Most people are pleased to wear the label, but there are many negatives attached to perfectionism.

Issue: 8/01

Like workaholism, perfectionism is often viewed as a desirable trait in the business world, or even necessary for success. Upon closer inspection, though, studies have shown that perfectionist attitudes often interfere with success.

A perfectionist is someone who never feels what s/he accomplishes is good enough. S/he feels s/he must extend more than 100% with every task or else be labeled as mediocre or even a failure. Perfectionism is also closely associated with procrastination, the incessant putting off of projects until you feel you can get them just right.

Many engineers procrastinate because they "don't have the time." But it may also be a sign of perfectionist attitudes preventing you from doing something that might achieve 90% of your objectives and be much better than your current methods, even if it's not perfect.

Psychologists tend to define three distinct types of perfectionism:

  • Self-oriented, meaning you set high standards for yourself that are impossible to meet;

  • Other-oriented, with a tendency to direct your high expectations toward others, especially employees or subordinates;

  • Socially-prescribed perfectionism, feeling like the people around you expect too much from you.

    Perfectionism can easily lapse into stress and depression. This is because severe perfectionists are never satisfied. They always raise the bar so it is just beyond their reach, so in their own eyes, they are always failures.

In researching this article on the Web, PHC Profit Report came across a number of academic and self-help sources that helped shed light on this subject. One of the sites we came across,, is devoted to a lot of pop psychology that is more entertainment than incisive. However, it does have a quiz intended to evaluate your tendencies toward perfectionism and which of the above three brands you tend toward. Check it out at

Otherwise, the best advice, and the one written in the clearest language, comes from the State University of New York (SUNY) at Potsdam Counseling Center. Although aimed at students, the advice offered seems pertinent to everyone.

Causes of Perfectionism

If you are a perfectionist, it is likely you learned early in life that other people valued you because of how much you accomplished or achieved, i.e., conditional love. As a result, you may have learned to value yourself only on the basis of other people's approval. Thus, your self-esteem may have come to be based primarily on external standards. This can leave you vulnerable and excessively sensitive to the opinions and criticism of others. In attempting to protect yourself from such criticism, you may decide that being perfect is your only defense.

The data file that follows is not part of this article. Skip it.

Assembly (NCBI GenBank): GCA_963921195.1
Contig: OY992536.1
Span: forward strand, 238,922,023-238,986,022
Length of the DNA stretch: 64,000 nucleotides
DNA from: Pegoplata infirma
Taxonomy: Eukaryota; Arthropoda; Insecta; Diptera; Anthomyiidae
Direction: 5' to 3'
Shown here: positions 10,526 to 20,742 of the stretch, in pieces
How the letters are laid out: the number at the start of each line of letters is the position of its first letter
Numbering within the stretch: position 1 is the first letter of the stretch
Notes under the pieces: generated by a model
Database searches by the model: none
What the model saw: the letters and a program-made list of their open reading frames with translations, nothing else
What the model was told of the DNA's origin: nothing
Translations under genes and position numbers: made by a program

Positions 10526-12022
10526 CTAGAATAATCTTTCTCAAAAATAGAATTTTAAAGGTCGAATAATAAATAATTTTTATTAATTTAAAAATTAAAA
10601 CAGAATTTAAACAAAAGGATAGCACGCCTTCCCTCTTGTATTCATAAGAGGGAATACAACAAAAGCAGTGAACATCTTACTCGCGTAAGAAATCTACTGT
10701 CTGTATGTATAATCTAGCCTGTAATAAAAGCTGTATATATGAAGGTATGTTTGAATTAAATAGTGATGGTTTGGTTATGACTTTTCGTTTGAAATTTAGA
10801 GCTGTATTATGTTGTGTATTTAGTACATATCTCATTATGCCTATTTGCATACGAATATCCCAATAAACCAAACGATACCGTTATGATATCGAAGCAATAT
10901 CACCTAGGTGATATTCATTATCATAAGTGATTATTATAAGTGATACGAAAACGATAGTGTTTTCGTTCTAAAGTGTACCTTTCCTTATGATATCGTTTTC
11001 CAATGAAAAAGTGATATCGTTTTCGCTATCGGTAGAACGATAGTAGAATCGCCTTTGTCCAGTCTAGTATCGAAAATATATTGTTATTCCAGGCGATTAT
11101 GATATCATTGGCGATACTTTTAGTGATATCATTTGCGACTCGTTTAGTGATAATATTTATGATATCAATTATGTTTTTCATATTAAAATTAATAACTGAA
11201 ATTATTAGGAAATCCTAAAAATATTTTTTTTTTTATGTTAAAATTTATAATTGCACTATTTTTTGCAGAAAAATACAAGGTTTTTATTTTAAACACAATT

Various negative feelings, thoughts and beliefs may be associated with perfectionism, as follows:

  • Fear of failure. Perfectionists often equate failure to achieve their goals with a lack of personal worth or value.

  • Fear of making mistakes. Perfectionists often equate mistakes with failure. In orienting their lives around avoiding mistakes, perfectionists miss opportunities to learn and grow.

  • Fear of disapproval. If they let others see their flaws, perfectionists often fear they will no longer be accepted. Trying to be perfect is a way of trying to protect themselves from criticism, rejection and disapproval.

  • All-or-none thinking. Perfectionists frequently believe they are worthless if their accomplishments are not perfect. They have difficulty seeing situations in perspective. For example, having a profitable year but falling short of target does not mark a business owner or manager as a total failure.

  • Overemphasis on "shoulds." Perfectionists' lives are often structured by an endless list of "shoulds" that serve as rigid rules for how their lives must be led. With an overemphasis on shoulds, perfectionists rarely take into account their own shifting wants and desires.

  • Believing that success comes easily to others. Perfectionists tend to perceive others as achieving success with a minimum of effort, few errors, little emotional stress and maximum self-confidence. At the same time, perfectionists view their own efforts as unending and forever inadequate.

The Vicious Cycle of Perfectionism

Perfectionistic attitudes set in motion a vicious cycle. First, perfectionists set unreachable goals. Second, they fail to meet these goals because the goals were impossible to begin with. Failure to reach them was thus inevitable. Third, the constant pressure to achieve perfection and the inevitable chronic failure reduce productivity and effectiveness. Fourth, this cycle leads perfectionists to be self-critical and self-blaming, which results in lower self-esteem.